What do u guys think about it?
Call of duty world at war.
Posted 09 August 2008 - 10:34 PM
What do u guys think about it?
Posted 12 August 2008 - 01:10 AM
For those who haven't seen it yet, take a look here:
Posted 12 August 2008 - 09:26 AM
Posted 12 August 2008 - 09:57 AM
Indeed, especially since it isn't being made by Infinity Ward, but by Treyarch, which has never made COD for PC. And their COD console entries (Call of Duty 2: Big Red One, Call of Duty 3) weren't exactly the best in the series...
It does look good but I have to wonder whether or not it can keep the level of quality COD4 has.
Posted 12 August 2008 - 10:26 AM
Ok guys, here’s a recap of 2 more Single Player levels that we were shown on the Community First Look event. Both look 100% unique, and appear to be a great deal of fun. Enjoy!
Sniper (unofficial name)
You enter the level as a Russian soldier dizzy and confused, the screen is shaking and everyone around you appears to be dead. Voices of German Infantry can be heard until they eventually appear; the enemy platoon walks past you apparently checking bodies to make sure they are dead. Once they move on, your senses set in and you come back to awareness. Across from you awakens a Russian sniper, who is apparently a higher rank because he guides the mission from here on out. Enter actual Gameplay.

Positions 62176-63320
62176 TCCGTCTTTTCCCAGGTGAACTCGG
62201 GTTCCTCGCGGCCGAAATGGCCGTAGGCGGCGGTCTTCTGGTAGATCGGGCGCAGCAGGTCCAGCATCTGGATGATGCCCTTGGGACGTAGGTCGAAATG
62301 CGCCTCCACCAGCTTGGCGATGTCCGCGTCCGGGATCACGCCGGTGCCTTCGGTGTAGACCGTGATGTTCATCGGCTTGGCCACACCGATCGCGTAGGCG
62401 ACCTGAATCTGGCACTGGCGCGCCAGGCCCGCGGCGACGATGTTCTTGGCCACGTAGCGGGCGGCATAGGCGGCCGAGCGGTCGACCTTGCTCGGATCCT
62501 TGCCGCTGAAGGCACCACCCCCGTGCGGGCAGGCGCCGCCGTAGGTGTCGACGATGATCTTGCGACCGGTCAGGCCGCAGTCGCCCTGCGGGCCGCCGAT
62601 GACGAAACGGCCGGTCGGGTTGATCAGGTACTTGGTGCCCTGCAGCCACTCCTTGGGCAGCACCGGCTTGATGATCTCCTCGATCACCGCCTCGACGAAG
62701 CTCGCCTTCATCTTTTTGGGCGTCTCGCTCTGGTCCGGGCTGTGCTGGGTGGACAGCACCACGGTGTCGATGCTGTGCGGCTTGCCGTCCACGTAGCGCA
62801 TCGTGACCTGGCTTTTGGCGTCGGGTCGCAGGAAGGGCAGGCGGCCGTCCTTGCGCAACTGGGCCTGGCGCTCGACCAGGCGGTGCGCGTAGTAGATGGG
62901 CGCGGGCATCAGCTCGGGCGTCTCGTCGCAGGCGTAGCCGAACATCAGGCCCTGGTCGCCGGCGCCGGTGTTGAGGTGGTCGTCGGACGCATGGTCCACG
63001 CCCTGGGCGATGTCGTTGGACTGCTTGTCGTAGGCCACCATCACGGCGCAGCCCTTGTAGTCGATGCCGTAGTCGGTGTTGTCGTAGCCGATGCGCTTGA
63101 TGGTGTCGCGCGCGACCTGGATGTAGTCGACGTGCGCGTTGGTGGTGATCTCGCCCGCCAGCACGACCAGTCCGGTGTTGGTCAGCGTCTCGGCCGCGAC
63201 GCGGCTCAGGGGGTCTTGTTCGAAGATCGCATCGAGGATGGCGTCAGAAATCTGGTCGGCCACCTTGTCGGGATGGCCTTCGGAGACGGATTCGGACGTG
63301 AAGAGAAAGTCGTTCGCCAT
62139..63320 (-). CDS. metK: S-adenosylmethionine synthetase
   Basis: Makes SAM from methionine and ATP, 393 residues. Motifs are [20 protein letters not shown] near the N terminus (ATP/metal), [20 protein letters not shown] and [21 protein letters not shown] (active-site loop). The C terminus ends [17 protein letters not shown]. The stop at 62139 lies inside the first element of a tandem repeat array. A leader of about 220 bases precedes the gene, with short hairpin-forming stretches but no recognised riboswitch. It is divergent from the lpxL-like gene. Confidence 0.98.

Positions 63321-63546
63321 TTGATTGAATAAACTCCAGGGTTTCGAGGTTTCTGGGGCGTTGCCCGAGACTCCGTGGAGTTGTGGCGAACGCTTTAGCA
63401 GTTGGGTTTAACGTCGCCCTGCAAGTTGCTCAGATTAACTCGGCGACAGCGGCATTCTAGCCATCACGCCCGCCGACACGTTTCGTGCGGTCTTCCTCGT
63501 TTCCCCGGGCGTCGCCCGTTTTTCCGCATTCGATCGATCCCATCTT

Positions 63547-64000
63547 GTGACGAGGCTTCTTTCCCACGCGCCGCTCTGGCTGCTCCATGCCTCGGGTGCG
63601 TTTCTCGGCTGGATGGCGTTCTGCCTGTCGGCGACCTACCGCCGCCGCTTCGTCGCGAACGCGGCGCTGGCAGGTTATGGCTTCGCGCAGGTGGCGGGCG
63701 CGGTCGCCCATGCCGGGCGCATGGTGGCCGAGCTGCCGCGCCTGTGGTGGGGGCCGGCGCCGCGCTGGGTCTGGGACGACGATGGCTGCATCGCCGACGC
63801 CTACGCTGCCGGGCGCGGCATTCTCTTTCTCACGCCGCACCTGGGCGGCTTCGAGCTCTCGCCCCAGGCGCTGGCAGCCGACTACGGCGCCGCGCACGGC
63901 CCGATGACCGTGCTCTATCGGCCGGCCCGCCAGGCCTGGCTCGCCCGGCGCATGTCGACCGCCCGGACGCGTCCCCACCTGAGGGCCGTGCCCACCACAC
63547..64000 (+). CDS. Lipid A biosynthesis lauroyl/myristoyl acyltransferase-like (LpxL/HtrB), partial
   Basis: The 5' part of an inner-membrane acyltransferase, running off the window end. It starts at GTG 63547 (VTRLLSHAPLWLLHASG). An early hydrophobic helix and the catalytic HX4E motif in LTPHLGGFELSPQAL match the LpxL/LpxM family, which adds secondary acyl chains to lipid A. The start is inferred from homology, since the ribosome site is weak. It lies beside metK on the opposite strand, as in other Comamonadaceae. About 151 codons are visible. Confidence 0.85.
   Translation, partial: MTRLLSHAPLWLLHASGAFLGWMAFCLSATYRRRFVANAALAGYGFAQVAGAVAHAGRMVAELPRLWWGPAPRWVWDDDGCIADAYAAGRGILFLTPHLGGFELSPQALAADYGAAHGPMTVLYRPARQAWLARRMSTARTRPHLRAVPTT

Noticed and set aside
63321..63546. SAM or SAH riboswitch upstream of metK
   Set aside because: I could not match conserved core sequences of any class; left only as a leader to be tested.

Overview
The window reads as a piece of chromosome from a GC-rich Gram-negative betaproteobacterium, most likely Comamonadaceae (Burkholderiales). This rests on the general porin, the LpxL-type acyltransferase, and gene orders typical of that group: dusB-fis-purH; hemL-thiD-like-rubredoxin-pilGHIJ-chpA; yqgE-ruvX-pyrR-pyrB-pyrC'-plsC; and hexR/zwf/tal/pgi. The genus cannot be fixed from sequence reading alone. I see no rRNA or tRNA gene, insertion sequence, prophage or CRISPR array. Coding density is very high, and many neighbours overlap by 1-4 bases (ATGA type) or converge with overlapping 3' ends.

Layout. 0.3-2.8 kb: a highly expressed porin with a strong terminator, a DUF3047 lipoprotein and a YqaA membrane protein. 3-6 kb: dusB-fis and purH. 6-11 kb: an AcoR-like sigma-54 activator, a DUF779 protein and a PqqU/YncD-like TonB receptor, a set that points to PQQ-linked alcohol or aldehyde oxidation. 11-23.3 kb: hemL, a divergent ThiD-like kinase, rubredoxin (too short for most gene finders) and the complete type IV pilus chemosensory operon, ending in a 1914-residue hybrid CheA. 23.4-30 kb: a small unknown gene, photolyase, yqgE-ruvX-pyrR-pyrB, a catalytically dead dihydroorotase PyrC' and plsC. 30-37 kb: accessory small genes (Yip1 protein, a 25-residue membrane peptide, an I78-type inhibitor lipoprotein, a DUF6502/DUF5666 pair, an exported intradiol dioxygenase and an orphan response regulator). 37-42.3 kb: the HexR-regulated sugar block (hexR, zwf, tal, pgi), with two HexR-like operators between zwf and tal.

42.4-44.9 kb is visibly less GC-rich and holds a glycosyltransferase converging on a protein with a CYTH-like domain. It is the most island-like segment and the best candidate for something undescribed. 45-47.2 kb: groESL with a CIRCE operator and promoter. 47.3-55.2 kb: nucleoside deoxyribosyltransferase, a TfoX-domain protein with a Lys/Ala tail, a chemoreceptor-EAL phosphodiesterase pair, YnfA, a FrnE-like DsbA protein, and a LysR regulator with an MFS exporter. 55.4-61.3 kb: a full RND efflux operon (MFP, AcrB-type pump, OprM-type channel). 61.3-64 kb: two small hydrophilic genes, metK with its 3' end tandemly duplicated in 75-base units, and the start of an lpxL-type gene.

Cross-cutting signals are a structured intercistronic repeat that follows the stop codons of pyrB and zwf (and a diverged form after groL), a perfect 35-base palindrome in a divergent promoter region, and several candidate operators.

The sniper instructs you to take his rifle since he is unable to wield it, due to a wound. You take the rifle from him and he teaches you how to snipe, waiting for the perfect moment, being the hunter. You hear and see German infantry walking about and he instructs you to wait as a tank rumbles by.
At this point you take aim for your first kill shot and wait until a soldier strafes behind a sitting German, pull the trigger – bang, down the two of them go with a single bullet. You waited and waited, only firing your kill-shot when the roar of planes overhead deafened your shot not to reveal your existence. A dog did take notice however and comes after you and your comrade. In the demo, a skilled hip-shot took down the mutt; perhaps a melee would be even more rewarding.